Abolished the Aborigines Protection Board and the powers and duties of existing protectors of Aborigines. Created the WA Aborigines Department with similar duties to the former Board as well as to provide for the custody, maintenance and education of the children of Aborigines. The Department given an annual budget of £5000 instead of 1% of annual government revenue as specified in 1889 WA Constitution. (1% was a much larger amount after the discovery of gold boosted government revenue. As this provision was inconsistent with the WA Constitution, an Act of the British Parliament, the Act was actually invalid. The invalidity was realised in 1904 and retrospectively validated in the Aborigines Act 1905.)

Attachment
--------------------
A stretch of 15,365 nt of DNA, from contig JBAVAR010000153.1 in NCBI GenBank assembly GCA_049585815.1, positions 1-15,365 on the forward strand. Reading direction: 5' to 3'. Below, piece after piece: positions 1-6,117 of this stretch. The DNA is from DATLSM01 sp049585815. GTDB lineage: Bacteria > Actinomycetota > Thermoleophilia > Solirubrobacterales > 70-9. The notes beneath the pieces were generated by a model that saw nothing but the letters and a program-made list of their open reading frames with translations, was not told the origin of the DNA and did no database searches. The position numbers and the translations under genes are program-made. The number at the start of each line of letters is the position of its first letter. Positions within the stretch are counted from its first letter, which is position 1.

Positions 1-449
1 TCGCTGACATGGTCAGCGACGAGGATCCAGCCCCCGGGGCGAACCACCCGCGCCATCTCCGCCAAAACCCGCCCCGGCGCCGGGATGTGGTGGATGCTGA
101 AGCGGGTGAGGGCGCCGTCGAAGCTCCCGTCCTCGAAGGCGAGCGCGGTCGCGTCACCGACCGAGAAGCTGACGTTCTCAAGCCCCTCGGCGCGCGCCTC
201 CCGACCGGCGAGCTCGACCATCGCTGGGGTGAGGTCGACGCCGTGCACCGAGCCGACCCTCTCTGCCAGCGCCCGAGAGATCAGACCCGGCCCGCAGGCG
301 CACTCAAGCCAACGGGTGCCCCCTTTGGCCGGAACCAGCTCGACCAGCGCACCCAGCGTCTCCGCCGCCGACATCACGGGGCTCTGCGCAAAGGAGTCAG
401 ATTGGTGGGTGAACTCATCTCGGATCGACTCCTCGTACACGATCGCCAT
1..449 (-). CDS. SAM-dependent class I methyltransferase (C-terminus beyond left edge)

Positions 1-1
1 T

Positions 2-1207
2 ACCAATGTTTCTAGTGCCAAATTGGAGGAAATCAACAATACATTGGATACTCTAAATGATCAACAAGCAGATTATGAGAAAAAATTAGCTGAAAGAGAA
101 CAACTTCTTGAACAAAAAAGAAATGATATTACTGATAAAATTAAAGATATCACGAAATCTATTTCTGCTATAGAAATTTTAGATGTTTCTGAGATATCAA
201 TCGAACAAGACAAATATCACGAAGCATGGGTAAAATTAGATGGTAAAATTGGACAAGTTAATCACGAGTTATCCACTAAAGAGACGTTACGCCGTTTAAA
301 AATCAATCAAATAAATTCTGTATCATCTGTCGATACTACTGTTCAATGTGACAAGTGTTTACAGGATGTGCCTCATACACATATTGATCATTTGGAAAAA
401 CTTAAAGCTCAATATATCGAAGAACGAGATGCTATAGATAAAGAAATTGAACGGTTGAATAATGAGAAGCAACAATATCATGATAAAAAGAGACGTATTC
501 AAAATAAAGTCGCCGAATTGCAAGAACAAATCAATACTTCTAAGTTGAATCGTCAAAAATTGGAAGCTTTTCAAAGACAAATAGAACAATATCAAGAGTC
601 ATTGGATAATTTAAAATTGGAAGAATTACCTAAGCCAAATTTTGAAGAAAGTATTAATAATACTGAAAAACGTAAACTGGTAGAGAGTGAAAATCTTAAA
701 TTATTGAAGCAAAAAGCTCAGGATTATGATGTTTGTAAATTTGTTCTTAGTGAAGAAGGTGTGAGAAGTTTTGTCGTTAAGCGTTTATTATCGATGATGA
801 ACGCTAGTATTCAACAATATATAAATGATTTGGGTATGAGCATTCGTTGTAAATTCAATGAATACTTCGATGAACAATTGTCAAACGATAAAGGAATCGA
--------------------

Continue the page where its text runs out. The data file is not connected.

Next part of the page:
Repealed by Aborigines Act 1905
Aborigines Act 1905
Established the position of Chief Protector who was the legal guardian of ‘every aboriginal and half-caste child’ to the age of 16 years.
aboriginal – ‘an aboriginal inhabitant of Australia’; ‘a half-caste who lives with an aboriginal as wife or husband’; ‘a half-caste, who otherwise than as wife or husband, habitually lives or associates with aborigines’; ‘a half caste child whose age apparently does not exceed 16 years’
half-caste – includes any person born of an ‘aboriginal’ parent on either side and the child of any such person
Key provisions